When I was asked to share about my experiences of the pandemic and how it impacted me I was not quite sure where to start. Over the last 20 months to say that it has been a roller coaster doesn’t even begin to even capture a fraction of what was happening around me. Prior to the pandemic, life was about planning ahead, travel, connecting with loved ones instantly around the world, effortlessly. My husband Max and I have lived overseas for over 20 years, through multiple countries and I hadn’t even considered the magnitude of how the pandemic would affect our lives. In my profession, I work as a counsellor. In my role as a counsellor, I care for adults and children, providing spaces for them to express their feelings and thoughts. Helping them to know and believe that through difficult times we become more resilient, we can power on. The expression goes that we should practice what we preach, but in reflection, I don’t think I did a very good job of taking care of myself until recently. 

In March 2021, I lost my Dad. It was my worst nightmare when I couldn’t get to where I needed to be, to surround myself with loved ones and say my final goodbye. My Dad was the rock in our family. A kind, caring, compassionate rock. Not being present for his passing was excruciating for me. It was not until a recent break that I had from work where I was really able to reflect and learn more about myself and what I needed to thrive. So, even in the darkest hours of my grief and living through this pandemic, I managed to find joy through gratitude. There was no cost, no planning needed for what I found. Slowing down and finding the time to appreciate the small things brought me great joy and healing. I have never been one to slow down so letting go of this was hard, really hard. I had to reteach myself to learn to be still. I took great joy in watching the flowers grow and bloom each day in my garden. I am grateful that I could grow our own vegetables. I found even greater joy when I could pick the vegetables from the garden and cook with them. I was grateful that I could walk my dogs every day. I found gratitude in every step that I took as I walked my dogs each day. I am forever grateful for my soulmate and husband Max who has been my rock since ground zero of this pandemic. 

What am I learning about myself? It is ok to slow down! Through my own personal grief and the loss that comes with not being able to be with family and friends, I feel that these experiences have made me more compassionate for others. It has reaffirmed my belief in just how important human connection is. We are all experiencing the pandemic in one way or another, one story is not more important or more tragic than another. This is just my story and I hope that anyone reading can take just a moment to experience how gratitude can bring your joy and really fuel your soul.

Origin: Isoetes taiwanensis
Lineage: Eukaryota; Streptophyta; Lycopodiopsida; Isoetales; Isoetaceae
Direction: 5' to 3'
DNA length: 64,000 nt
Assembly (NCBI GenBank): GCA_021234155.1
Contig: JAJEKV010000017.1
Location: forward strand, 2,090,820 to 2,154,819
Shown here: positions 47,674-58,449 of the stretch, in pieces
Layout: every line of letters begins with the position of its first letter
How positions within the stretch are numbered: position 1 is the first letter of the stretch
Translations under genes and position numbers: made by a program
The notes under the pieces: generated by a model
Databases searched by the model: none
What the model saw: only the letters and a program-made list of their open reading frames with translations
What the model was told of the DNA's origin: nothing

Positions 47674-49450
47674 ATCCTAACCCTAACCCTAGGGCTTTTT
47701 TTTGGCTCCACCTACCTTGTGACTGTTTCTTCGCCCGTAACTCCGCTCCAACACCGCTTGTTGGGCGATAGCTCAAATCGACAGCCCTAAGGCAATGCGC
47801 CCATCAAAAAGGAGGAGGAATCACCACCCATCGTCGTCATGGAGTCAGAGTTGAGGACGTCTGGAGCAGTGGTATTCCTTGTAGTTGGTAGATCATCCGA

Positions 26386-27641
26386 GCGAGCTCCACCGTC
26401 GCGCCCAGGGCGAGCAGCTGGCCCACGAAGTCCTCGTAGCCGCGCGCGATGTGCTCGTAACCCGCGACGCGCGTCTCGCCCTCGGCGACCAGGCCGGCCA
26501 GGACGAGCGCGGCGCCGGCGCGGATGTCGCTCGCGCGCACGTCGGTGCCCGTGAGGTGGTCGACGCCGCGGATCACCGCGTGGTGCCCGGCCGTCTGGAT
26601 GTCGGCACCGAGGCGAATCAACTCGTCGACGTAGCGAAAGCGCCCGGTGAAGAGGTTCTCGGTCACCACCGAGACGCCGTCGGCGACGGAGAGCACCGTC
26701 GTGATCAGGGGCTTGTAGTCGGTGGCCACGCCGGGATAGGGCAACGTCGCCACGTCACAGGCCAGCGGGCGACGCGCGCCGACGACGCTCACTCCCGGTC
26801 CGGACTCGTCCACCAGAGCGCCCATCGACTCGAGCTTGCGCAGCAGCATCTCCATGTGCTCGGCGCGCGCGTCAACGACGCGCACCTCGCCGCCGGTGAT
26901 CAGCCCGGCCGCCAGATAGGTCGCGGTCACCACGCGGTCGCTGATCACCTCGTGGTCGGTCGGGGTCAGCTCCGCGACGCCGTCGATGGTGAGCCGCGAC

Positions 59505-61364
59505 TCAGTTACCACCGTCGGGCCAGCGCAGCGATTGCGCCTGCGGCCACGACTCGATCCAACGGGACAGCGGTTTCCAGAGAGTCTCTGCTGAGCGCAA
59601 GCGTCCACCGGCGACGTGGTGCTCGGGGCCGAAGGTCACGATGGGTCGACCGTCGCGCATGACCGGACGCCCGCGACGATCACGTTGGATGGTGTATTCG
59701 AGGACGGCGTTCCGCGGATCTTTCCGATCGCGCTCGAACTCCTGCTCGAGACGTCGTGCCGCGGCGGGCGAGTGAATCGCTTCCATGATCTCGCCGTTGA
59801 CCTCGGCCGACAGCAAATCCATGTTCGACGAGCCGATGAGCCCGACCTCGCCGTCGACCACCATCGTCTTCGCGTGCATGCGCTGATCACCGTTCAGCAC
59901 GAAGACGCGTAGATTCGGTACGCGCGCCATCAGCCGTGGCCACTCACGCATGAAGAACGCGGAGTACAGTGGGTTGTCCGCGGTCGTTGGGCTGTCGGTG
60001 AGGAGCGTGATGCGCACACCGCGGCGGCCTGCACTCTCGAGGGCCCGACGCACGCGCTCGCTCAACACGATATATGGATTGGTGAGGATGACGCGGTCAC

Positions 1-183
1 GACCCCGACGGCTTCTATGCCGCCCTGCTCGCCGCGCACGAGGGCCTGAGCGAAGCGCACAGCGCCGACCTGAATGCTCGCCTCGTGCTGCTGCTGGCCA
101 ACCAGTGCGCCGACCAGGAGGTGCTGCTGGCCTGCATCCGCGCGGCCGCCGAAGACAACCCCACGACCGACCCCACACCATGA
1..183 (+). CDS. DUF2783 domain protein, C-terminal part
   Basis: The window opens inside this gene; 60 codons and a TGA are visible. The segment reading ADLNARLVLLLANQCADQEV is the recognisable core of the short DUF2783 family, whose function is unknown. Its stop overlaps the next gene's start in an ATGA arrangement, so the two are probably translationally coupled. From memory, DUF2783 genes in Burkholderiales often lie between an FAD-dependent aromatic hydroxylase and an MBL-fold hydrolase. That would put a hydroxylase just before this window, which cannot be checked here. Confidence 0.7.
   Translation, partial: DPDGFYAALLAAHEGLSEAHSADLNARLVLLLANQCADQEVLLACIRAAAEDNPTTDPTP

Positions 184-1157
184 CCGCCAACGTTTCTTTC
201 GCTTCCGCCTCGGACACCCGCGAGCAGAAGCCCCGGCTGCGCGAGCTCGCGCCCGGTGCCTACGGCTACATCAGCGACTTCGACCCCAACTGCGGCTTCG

Staying Sane Over the Pandemic
Christine Wright -Staying Sane During the Pandemic
Chris & Max Wright
Chris & Max Wright – Staying Sane During the Pandemic

How have you been staying sane during the pandemic?

Check out a few of the things I’ve been doing over the pandemic such as indoor gardening, setting up edible balcony plots, and my own pandemic coping strategies here. Also, stay up-to-date with the latest gourmet and travel recommendations for Malaysia here and here.


  1. Thank you to everyone for sharing their experiences due to the Pandemic lockdowns.

    The change in lifestyle and restrictions have affected us all in different ways. As time went on the reoccurring restrictions (at short notice) had a negative affect on me, only because I couldn’t plan anything and be sure it could happen.

  2. I love that dinosaur! LOL!!! Stay strong, all. I would not say that soon, it will pass but I guess like it or not, we’ll get by somehow.

  3. Wahahahaha!!! Love the dinosaur on the couch! Life is not how it used to be but personally the pandemic and lockdown have brought some positive changes in my life. It’s great reading how others are coping.

  4. Now you make me wanna keep a puppy or a T-rex…
    Life is really short so let’s make the most of it while we still can.